The biggest question to be answered was whether this collapse was isolated or whether there is a wider risk to the banking system. Investors have been scrutinising banks and those that are seen as weaker have also run into trouble leading to another US bank: Signature failing shortly after SVB and Credit Suisse, a globally renowned name, albeit loss making getting into trouble. It was announced on Monday that both banks have been bought with UBS stepping in to buy Credit Suisse.
Both banks were already financially weakened, Credit Suisse had been loss making for several years and had started selling parts of its business including the US investment arm and is facing court action after one of its bankers was convicted for fraud in 2018.
With the rapid increase in interest rates we have seen, there has been much greater pressure on individuals and businesses. Historically when we have seen interest rate increases like this it has led to recession or a banking crisis. Indeed, many forecasters have been anticipating a recession in many global economies this year.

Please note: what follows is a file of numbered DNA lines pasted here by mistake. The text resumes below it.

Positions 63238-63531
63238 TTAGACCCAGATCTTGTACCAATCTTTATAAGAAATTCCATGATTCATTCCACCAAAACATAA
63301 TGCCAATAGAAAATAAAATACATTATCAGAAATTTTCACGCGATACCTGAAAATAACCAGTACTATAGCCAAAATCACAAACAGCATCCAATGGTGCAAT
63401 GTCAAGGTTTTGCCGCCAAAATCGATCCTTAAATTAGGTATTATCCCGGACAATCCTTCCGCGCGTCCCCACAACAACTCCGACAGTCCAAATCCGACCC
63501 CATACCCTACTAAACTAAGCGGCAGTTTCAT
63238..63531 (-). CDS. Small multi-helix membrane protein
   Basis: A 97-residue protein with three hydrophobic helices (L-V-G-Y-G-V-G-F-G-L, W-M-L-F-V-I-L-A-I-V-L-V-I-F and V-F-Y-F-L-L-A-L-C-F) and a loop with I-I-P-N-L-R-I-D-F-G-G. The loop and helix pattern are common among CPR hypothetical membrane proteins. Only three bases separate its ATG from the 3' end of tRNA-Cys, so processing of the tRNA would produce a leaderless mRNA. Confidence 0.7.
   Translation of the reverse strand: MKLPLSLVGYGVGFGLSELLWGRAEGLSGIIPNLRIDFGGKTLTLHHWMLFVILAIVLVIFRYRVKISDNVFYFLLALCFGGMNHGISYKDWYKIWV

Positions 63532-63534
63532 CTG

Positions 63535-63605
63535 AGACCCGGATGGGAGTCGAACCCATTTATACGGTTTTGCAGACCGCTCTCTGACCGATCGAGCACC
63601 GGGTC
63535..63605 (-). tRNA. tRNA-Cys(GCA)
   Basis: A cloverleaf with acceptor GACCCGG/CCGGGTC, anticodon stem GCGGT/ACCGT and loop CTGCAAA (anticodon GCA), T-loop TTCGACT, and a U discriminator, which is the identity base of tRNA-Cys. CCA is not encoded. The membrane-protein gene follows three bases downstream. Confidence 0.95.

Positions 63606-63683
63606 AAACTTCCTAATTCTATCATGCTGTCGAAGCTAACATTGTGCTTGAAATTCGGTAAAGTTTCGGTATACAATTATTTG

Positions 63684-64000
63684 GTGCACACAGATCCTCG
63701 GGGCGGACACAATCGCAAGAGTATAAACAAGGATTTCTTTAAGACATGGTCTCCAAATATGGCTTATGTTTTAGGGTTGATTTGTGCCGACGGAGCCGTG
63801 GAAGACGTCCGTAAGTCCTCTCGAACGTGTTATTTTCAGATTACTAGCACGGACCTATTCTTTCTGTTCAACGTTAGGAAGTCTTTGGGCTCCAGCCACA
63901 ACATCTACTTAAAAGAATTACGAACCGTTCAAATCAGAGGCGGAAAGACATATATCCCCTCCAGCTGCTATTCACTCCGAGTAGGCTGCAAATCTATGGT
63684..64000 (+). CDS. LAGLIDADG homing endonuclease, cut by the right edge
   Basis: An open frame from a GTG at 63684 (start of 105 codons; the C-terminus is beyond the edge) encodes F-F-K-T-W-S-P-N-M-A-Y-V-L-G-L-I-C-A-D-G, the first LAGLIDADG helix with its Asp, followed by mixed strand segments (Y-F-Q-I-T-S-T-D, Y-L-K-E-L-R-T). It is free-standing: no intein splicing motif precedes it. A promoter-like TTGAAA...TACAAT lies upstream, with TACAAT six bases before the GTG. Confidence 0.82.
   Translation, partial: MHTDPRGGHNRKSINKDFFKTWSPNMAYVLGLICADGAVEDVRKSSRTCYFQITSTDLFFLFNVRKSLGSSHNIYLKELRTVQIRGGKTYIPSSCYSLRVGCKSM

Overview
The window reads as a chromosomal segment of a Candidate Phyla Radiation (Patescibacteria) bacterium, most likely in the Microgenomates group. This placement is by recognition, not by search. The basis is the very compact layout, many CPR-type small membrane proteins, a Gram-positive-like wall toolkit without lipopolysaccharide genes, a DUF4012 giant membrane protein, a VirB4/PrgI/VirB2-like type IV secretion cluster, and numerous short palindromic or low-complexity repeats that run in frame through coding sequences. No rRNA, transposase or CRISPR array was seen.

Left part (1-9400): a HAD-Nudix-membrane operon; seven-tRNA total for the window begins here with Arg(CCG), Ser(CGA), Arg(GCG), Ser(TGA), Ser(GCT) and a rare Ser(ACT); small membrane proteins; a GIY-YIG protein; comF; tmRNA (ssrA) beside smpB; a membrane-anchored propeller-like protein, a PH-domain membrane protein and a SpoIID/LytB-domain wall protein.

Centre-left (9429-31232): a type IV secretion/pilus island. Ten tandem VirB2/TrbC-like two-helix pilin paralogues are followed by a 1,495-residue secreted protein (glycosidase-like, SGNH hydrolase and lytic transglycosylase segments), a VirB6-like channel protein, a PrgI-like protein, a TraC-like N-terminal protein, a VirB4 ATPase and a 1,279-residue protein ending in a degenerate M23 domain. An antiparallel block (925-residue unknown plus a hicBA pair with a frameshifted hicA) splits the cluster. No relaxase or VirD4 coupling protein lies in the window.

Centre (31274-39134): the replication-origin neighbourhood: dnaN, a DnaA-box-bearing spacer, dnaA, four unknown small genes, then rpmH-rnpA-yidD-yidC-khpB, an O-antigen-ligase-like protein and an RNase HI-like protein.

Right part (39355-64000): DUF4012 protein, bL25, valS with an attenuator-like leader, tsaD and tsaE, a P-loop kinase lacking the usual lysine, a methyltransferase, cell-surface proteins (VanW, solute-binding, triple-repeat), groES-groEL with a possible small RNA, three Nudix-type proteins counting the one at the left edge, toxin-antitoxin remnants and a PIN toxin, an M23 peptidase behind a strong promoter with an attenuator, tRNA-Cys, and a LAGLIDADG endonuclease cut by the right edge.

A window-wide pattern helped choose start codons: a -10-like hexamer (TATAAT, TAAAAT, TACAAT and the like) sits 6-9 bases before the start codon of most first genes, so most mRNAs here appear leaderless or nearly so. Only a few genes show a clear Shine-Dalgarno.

With the great financial crisis of 2007/09 still fresh in people’s memory, it doesn’t seem as if history will be repeating itself. Lessons were learnt in that crisis and Banks are now judged to be financially very strong and their financial strength is tested regularly.
At the time of the SVB collapse, the Federal Reserve also set up a borrowing facility for other banks to provide liquidity against US Treasuries (and some other assets) based on their value at maturity. Although other small banks are under pressure, this has likely stopped any systemic risk to the banking sector.
Diversification is critical to managing risk. Your investment portfolio is broadly diversified across a wide range of individual companies and you do not have a large exposure to any of the securities you hold. SVB has a global market capitalisation of around 0.03%, which is an insignificant amount in a diversified, systematic portfolio. There is exposure to Financial stocks – a medium risk investor will hold about 8% of their portfolio in Financials – which includes banks as well as insurance companies etc.